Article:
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Dealing With Dangerous Wildlife On The Homestead

Dealing With Dangerous Wildlife On The Homestead

Image source: WCTI

Learning to coexist with wildlife is easier than constantly trying to work against Mother Nature. Even the peskiest animals out there do serve a purpose in the environment and should be treated with respect.

Unfortunately, living with wildlife isn’t always easy and can be dangerous if you aren’t safe. That all goes with the territory of living in a rural area – on a homestead or elsewhere. For most people, dealing with the odd wildlife encounter in the country is favorable over a situation with potentially dangerous people in a city.

Know Your Local Species

The very first step to living peacefully with wildlife is to buy a wildlife guide for your area and study it. Being able to quickly identify species keeps you safe, keeps animals safe and can be very helpful if you need to ID a species to authorities like the Department of Fish & Wildlife.

Legally, it is wise to know what animals are around your area due to laws on protected species. Protected species will vary state-to-state so you will need to check out your state’s DFW website. You can find a complete listing of Fish and Wildlife’s endangered animals by clicking here.

Tips for Living Peacefully with Wildlife

The trick to coexisting with wildlife is a combination of common sense and prevention.

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Following are a few tips on living in an area with wildlife.

  • Invest in sturdy fencing around areas you don’t wish wildlife to enter, like yards, gardens or orchards. The type of fencing you will need depends on the wildlife in your area. If you live in an area with deer, you will need at least a 6-foot-high fence. Maybe feral pigs or bear are an issue. If that is the case, you will need a sturdy fence and maybe even a strand or two of electric.
  • Keep all trash in bear-proof garbage cans or in a closed-off area. For areas without bears, then coyotes, raccoons, feral dogs and other animals will still get into trash. Not only does this make a mess but it also teaches wildlife that your home is a source of food.
  • If you have pets or livestock, keep them contained. Pets, like cats or dogs, not only pose a threat to wildlife but also can be seen as prey themselves. Livestock pose as an easy meal for predators, particularly fowl, sheep, goats and young calves. Think of fencing not as a means to keep your animals in but to keep predators out.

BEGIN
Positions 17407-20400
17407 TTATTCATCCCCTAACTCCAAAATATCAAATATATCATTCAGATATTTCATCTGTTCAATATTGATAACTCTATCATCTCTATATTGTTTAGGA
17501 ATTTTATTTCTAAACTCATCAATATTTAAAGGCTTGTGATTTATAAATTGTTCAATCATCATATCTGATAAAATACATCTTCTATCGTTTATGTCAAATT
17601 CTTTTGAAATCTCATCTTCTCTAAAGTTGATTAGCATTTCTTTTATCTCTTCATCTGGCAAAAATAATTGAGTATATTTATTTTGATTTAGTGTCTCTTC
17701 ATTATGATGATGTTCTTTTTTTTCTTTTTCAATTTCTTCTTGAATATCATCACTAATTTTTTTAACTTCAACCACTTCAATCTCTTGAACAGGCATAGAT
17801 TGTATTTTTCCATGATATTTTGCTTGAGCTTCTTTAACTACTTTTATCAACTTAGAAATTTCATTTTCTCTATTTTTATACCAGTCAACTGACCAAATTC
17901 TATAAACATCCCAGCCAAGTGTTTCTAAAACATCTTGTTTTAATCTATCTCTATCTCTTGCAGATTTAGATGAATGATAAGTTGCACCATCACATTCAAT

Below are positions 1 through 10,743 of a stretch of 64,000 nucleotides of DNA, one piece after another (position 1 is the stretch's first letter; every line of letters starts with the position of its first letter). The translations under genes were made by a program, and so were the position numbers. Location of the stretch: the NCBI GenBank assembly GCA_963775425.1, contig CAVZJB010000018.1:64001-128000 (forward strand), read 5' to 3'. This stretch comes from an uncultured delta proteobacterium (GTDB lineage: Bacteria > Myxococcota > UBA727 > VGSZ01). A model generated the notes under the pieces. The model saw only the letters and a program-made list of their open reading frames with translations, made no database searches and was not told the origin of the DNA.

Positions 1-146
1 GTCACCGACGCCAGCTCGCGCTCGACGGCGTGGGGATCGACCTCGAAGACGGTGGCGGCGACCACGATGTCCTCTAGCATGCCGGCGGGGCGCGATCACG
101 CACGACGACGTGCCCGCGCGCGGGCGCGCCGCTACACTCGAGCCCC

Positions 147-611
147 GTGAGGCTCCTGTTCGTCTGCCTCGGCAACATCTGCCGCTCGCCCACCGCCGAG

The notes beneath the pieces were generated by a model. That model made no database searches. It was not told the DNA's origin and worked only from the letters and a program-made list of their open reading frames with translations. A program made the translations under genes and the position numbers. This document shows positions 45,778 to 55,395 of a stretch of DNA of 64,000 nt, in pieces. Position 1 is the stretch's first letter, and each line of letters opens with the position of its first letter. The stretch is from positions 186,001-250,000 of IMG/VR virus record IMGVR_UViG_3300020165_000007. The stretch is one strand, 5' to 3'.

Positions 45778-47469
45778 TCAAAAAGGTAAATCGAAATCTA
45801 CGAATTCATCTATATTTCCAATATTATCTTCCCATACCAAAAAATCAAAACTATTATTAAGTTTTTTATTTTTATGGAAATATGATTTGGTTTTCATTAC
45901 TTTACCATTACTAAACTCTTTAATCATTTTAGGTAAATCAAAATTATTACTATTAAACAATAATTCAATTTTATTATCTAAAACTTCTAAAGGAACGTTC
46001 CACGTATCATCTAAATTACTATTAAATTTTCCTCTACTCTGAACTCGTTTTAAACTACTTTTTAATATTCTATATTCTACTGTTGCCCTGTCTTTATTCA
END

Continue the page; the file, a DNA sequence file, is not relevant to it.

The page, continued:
• Do not try to make pets out of wildlife. It can be tempting to get close to wildlife and feed them. The problem with this is that it can be dangerous to all wildlife to become used to humans. Wildlife that are comfortable with people may act aggressively.
  • If you find an injured animal, contact a local wildlife rehab center (more information can be found here). Trying to help an injured animal not only puts you in harm’s way but also may harm the animal in the long run because of lack of training on your part. Another thing to consider is that in some states it is technically illegal to harass (this includes handling) or keep native species captive.

Dealing with Potentially Dangerous Wildlife

Encounters with certain wildlife can be not only dangerous but deadly. Aside from obvious wildlife like cougars, bears or wolves, even animals you’d consider to be gentle herbivores can be dangerous. Moose, elk and even deer can easily harm a person, especially if it’s during rut when males are looking for a fight. Moose, both cows and bulls, are very bold animals and will defend themselves if they feel threatened.

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Depending on the species, there are certain ways you should react if you come face to face with them. Standing your ground and shouting may work well with a curious bobcat or small coyote, but with a bear or moose it may only escalate the situation.

Dealing With Dangerous Wildlife On The Homestead

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Here are a few links to dealing with encounters based on common species. Contacting your local F&W department (find yours here) is a great way of learning what to do as well as discover what encounters happen most often in your neck of the woods.

What to Do About Troublesome Wildlife

If you’re having repeated issues with wildlife despite taking preventative measures, you have a few options. Pests like gophers, ground squirrels or rabbits may be dispatched of. Bigger small game like raccoons or possums can be trapped and released elsewhere. For game animals like deer you often can’t do much about but it would be worth calling your local F&W for more information. Predatory animals like coyotes may be dispatched of if they were acting aggressively towards humans or were caught in the act of harming pets or livestock.

Again, it is important to check with your local department as you can be heavily fined for harming a protected species — in some cases even if they have killed livestock. Living with wildlife is an adventure and often very enjoyable. Though an encounter with a cougar or wolf would be frightening, please remember that the chance of it happening is rare. Most wildlife, even the “scary” ones, want to be left alone just as much as you want to be left alone.

What “troublesome” wildlife are most prevalent where you live, and what do you do to keep them away? Share your tips in the section below.  

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